The Best of Breakfast with Bongani Bingwa
Latest episodes in this series
Cellphone crime on the increase- what are your rights and recourse?22 September 2020 | 5 Minute Listen
We do almost everything on with our cellphones from entertainment, to payment services, and consuming news and content by a simple subscription to various services. In fact, by the end of 2019, 5.2 billion people subscribed to mobile services, accounting for 67% of the global population. But there is a dark side to the convenient capabilities of mobile subscriptions- Missing data, unauthorised payments, illicit spam, intrusive mobile marketing and advertising fraud. What can you do when you become victim of a mobile crime? Wireless Application Service Providers' Association or WASPA, is a mobile serve regulatory body here to protect all cellular users. Bongani speaks to Ilonka Badenhorst, General Manager at WASPA (Wireless Application Service Providers' Association)
KPMG Through the Eyes of its Chairman: A Memoir22 September 2020 | 11 Minute Listen
What happens to an organisation when good governance and warning signs are ignored? In 2017 KPMG was embroiled in a Gupta-linked corruption scandal and the capture of SAR that rocked the auditing sector, including unethical conduct with VBS. Professor Wiseman Nkuhlu was brought in to help clean up the mess in the wake of sate capture and gupta-linked scandals at the risk of damaging his own reputation. He had a ringside seat at one of the worst financial crises South Africa has seen and has now written a book to describe his experience as Chairman of KPMG during the turbulent period the firm experienced. His book, Enabler or Victim: KPMG SA and State Capture, captures the ideas and beliefs that influenced his actions during the time as chairman of the company. Can the company bounce back from reputational damage? Are reparations enough? Bongani joined by Professor Wiseman Nkuhlu, KPMG Chairperson.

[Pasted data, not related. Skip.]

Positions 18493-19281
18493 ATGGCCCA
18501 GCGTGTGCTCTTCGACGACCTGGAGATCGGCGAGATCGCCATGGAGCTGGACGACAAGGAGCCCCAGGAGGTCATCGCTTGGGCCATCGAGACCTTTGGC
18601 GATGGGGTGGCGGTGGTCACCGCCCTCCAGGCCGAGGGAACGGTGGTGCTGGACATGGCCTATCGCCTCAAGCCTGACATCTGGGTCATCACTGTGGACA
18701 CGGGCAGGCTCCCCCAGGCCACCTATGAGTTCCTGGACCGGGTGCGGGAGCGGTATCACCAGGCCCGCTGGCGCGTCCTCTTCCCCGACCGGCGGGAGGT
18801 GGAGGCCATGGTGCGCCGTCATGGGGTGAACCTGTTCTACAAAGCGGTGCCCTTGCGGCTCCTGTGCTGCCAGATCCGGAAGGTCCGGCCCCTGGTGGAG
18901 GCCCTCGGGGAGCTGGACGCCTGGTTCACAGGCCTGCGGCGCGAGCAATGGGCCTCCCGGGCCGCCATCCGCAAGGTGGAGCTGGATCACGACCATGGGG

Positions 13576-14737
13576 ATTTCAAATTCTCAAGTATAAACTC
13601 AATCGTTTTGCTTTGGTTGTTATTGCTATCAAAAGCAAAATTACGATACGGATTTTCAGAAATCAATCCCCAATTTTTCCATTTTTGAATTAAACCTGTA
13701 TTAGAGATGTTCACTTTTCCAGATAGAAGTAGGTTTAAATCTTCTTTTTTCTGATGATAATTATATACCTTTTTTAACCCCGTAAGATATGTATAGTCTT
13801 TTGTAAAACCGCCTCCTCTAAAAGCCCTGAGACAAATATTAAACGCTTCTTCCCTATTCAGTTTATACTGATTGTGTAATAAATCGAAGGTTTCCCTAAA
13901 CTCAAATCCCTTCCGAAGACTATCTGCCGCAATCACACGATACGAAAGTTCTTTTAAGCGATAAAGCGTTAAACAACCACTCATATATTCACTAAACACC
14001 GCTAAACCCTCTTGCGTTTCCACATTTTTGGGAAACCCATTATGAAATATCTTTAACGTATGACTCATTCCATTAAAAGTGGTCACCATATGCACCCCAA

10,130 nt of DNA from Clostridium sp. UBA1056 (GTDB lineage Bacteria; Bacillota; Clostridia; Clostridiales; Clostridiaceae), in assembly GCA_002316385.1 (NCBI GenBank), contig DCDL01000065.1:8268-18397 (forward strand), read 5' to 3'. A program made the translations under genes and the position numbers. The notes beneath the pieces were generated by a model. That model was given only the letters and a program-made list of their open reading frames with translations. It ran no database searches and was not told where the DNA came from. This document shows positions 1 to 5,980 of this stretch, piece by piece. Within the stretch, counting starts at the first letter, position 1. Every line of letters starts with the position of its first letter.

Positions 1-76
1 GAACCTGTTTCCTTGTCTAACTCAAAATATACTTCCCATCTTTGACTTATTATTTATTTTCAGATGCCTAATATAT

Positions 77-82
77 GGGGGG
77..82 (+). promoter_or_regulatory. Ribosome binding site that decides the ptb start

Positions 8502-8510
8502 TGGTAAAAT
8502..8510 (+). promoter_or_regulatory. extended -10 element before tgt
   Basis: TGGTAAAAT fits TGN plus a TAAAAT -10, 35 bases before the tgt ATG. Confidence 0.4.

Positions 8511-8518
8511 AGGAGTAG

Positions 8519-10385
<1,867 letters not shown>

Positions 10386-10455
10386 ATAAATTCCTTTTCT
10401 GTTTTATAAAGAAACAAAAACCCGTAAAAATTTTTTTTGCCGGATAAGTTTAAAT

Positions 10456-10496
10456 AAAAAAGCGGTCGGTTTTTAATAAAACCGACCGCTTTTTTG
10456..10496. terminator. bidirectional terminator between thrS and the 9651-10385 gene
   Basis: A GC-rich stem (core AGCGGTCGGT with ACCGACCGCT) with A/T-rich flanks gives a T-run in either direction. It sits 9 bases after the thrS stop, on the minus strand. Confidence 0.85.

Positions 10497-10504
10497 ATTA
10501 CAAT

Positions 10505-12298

Protest to Nigeria’s Embassy: Is it Xenophobia?21 September 2020 | 5 Minute Listen
Could a planned protest march to the Nigerian Embassy this week against crime be xenophobic or is it purely based on concerns around crime, and why is it targeted against Nigerians? Sunday Times reported over the weekend that the organisation, Action for Change is planning to march to the Nigerian embassy against crime. But Human Rights organisations are concerned that this may have xenophobic undertones. A recent report by Human Rights Watch has shown that foreign nationals living in South Africa are constant targets by South Africans and law enforcement agencies and that they are constantly living in fear. Based on interviews with 51 people in Western Cape, Gauteng, and KwaZulu-Natal provinces, the report says mobs of angry rioters throughout South Africa have attacked and harassed non-nationals, blaming them for unemployment, crime, neglect by the government, among other things. Bongani joined by Dewa Mavhinga, Southern Africa Director at Human Rights Watch.